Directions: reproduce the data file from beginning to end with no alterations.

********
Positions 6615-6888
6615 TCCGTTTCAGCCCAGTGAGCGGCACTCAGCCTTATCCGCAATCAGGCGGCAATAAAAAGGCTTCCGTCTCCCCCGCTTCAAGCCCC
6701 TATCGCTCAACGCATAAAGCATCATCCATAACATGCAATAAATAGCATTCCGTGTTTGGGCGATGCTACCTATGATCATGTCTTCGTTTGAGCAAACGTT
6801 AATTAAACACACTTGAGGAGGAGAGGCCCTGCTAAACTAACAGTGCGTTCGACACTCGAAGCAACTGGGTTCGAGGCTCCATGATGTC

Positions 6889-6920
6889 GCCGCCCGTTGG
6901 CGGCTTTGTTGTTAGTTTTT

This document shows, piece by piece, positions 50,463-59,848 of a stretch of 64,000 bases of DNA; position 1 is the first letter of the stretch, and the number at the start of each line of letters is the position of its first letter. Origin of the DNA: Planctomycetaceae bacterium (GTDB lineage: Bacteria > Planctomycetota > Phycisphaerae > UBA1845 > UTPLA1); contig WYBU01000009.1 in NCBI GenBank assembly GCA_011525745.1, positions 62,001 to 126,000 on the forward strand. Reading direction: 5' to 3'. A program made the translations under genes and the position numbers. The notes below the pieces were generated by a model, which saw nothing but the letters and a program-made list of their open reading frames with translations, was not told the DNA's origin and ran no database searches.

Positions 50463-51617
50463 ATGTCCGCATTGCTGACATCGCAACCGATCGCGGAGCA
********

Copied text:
Positions 6615-6888
6615 TCCGTTTCAGCCCAGTGAGCGGCACTCAGCCTTATCCGCAATCAGGCGGCAATAAAAAGGCTTCCGTCTCCCCCGCTTCAAGCCCC
6701 TATCGCTCAACGCATAAAGCATCATCCATAACATGCAATAAATAGCATTCCGTGTTTGGGCGATGCTACCTATGATCATGTCTTCGTTTGAGCAAACGTT
6801 AATTAAACACACTTGAGGAGGAGAGGCCCTGCTAAACTAACAGTGCGTTCGACACTCGAAGCAACTGGGTTCGAGGCTCCATGATGTC

Positions 6889-6920
6889 GCCGCCCGTTGG
6901 CGGCTTTGTTGTTAGTTTTT

This document shows, piece by piece, positions 50,463-59,848 of a stretch of 64,000 bases of DNA; position 1 is the first letter of the stretch, and the number at the start of each line of letters is the position of its first letter. Origin of the DNA: Planctomycetaceae bacterium (GTDB lineage: Bacteria > Planctomycetota > Phycisphaerae > UBA1845 > UTPLA1); contig WYBU01000009.1 in NCBI GenBank assembly GCA_011525745.1, positions 62,001 to 126,000 on the forward strand. Reading direction: 5' to 3'. A program made the translations under genes and the position numbers. The notes below the pieces were generated by a model, which saw nothing but the letters and a program-made list of their open reading frames with translations, was not told the DNA's origin and ran no database searches.

Positions 50463-51617
50463 ATGTCCGCATTGCTGACATCGCAACCGATCGCGGAGCA